Repo! The Genetic Opera has been a movie on my must-see list for several months. There have been several glowingly positive reviews - and a few glaringly negative reviews as well - posted on the Internet for this unusual musical from the director of several entries in the Saw franchise, Darren Lynn Bousman. Many seem to feel that this film has "cult classic" written all over it, which, of course, is enough to whet the appetites of genre mavens like me. Thus, it was really kind of DVD Talk to send me Lionsgate's home video release of this odd hard rock horror concoction for review.
And I'm glad to report that Repo! The Genetic Opera lives up to its hype. This is not a movie for conventional or timid moviegoers, but it definitely delivers a rather unique cinematic experience. I enjoyed it - despite its faults.
Repo! The Genetic Opera has a disparate cast who, for the most part, carry off their singing roles quite well (the entire film is a montage of songs). Headlining this production are Alexa Vega, grown up a bit from her Spy Kids days, and Anthony Steward Head, the always dependable genre veteran most remembered for his run on Buffy the Vampire Slayer and appearances in Doctor Who television and audio. Vega plays Shilo, a sickly 17-year-old whose father (Head) moonlights as a medical repo man when he isn't caring for her. This is the near future, and the world of the movie is a decaying urban nightmare where Geneco, a biotech company specializing in organ replacement, seems to control everything. People mortgage their lives for new organs, and when they can't pay, well, that's where the repo men come in.
Rounding out the cast are Paul Sorvino (no stranger to unusual musicals given his appearance in Baz Luhrmann's kinetic take on Shakespeare in Romeo + Juliet) as the misogynistic owner of Geneco, socialite Paris Hilton(!) as his strung out daughter, and, of all people, Sarah Brightman as Blind Mag, a singer with Riddick-style altered eyes that can project holograms. These characters' connections to one another and back stories are rather elaborate, and the film creatively cuts to comic book paneled flashbacks to fill the audience in. Unfortunately, these flashbacks reveal a key visual flaw in Lionsgate's presentation, but more on that in the Video portion of the review.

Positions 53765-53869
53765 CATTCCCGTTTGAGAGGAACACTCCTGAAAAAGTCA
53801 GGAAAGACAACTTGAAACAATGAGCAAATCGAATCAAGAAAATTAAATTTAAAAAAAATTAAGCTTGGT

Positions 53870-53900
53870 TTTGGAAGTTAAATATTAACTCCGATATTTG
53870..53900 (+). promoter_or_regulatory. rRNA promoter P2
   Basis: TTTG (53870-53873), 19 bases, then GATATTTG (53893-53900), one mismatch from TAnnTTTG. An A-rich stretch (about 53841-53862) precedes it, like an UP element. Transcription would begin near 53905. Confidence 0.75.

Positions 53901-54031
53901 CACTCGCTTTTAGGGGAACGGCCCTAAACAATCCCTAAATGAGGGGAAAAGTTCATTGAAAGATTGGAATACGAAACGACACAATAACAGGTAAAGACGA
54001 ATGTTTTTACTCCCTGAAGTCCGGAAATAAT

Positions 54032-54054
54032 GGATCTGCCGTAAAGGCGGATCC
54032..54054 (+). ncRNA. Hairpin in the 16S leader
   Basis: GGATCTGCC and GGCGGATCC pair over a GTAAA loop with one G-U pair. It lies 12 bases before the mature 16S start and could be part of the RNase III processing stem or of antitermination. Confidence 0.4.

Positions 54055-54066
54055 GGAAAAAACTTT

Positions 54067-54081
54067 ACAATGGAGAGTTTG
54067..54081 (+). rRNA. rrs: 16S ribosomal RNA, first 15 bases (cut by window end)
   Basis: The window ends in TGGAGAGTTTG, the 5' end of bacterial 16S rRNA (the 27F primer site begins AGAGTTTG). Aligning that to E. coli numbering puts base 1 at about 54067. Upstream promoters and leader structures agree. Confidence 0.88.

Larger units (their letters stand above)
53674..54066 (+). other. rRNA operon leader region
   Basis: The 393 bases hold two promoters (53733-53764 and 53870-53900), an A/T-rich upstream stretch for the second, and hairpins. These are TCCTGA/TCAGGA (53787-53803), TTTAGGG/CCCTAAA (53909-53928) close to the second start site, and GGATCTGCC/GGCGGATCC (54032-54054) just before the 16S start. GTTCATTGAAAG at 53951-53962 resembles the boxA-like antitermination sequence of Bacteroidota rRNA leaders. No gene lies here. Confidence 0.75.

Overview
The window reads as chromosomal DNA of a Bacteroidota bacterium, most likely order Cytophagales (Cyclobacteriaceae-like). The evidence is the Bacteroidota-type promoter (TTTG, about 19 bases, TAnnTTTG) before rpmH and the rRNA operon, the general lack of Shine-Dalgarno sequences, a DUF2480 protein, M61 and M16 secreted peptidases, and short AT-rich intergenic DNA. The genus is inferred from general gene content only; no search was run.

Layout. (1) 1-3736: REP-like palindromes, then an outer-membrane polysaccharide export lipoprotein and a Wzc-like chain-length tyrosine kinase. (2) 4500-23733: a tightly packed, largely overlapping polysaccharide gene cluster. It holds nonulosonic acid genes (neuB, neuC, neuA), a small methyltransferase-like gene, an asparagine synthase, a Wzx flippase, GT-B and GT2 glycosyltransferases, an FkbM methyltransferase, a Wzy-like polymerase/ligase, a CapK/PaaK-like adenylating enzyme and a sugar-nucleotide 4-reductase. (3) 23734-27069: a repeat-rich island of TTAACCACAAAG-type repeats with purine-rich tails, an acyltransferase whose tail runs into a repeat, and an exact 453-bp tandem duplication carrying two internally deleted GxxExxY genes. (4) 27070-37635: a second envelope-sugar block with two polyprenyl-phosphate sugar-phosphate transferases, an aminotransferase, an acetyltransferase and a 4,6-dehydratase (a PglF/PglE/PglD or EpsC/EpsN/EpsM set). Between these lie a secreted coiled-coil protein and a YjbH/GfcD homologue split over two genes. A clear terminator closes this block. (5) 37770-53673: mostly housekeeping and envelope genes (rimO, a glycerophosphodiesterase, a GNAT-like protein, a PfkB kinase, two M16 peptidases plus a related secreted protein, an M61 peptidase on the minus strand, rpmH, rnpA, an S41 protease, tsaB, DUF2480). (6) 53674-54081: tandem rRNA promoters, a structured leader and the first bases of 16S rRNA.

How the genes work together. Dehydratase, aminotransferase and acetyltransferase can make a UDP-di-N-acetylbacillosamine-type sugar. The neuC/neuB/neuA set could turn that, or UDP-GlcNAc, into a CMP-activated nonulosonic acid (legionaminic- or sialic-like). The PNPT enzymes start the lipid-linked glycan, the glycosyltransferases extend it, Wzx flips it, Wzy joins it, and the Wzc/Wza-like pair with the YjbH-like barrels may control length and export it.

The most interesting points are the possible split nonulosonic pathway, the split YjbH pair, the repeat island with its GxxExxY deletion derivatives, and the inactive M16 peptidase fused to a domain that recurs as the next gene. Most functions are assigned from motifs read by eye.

While the visuals are inventive, the main attraction of the movie, of course, is the music. This was the aspect of the film that I was most dubious about going in. But, for the most part, it rocks! Several songs I would consider as memorable, especially a duet between Shilo and her father during the requisite operatic tragic end. Head, Vega, and Sorvino all deliver their material convincingly and emotionally. Some of their support varies in quality, with Hilton probably the weakest of the bunch - although her character in many ways parodies her real-life celebrity persona, so this isn't necessarily a drawback.
I can easily see Repo! The Genetic Opera not appealing to many moviegoers. It strives very hard at being strange, and a fair amount of blood and gore is splashed about. However, horror film and rock fans should find a lot to like about this unconventional treat. Highly recommended.
I did a little research on Repo! The Genetic Opera before writing this review, as something seemed off when I watched the movie. Occasionally, dialogue boxes were truncated during comic book panel sequences, which made me wonder whether Lionsgate was presenting the film in its correct aspect ratio, or if director Bousman was just making another unusual artistic choice. Unfortunately, the former was the case. The anamorphic 1.78:1 image on this DVD is indeed a slightly modified version of the original aspect ratio, 1.85:1. This isn't pan and scan bad, of course, but one wonders why Lionsgate went down this route when it's clear to the viewer that something is amiss. Oh well. Otherwise, Repo! The Genetic Opera looks quite good. The colors are well-rendered, and though the image is soft, it's clearly done so for artistic reasons.
The sole audio track is a rocking Dolby Digital 5.1 affair. The songs and music come across quite well, with the vocals always predominant over the score. Fans of the movie should be satisfied. Optional English and Spanish subtitles are also available.
Several horror and rock - themed trailers precede the main menu: The Haunting in Connecticut, Saw V, Saw IV, The Doors, and Prey for Rock & Roll. These trailers are accessible collectively in the menu system under an Also from Lionsgate link. A separate link provides the theatrical trailer for Repo! The Genetic Opera.
Two featurettes are also available. From Stage to Screen (10:52) and Legal Assassin: A Repo Man on the Edge (3:53) are fairly typical featurette material. Cast and crew make soundbyte comments about the movie that are edited together with shots from the film itself. At least they're in anamorphic widescreen.
More significant extras are two feature-length commentary tracks. Rather than appearing in the Features menu, these tracks are made accessible in the Set Up menu for some reason. The first audio commentary has director Darren Lynn Bousman with actors Bill Moseley, Alexa Vega, and Ogre. The second commentary track returns Bousman, this time with co-creators Darren Smith and Terrance Zdunich, and music producer Joseph Bishara. A random sampling suggests both tracks are casual and informative.
It's a shame that the aspect ratio on this DVD is incorrect, but that's not enough for me to stunt my recommendation for Repo! The Genetic Opera. Director Darren Lynn Bousman helms this unusual, futuristic horror rock opus with manic glee. The results are uneven but always intriguing. Highly recommended for moviegoers looking for something truly different.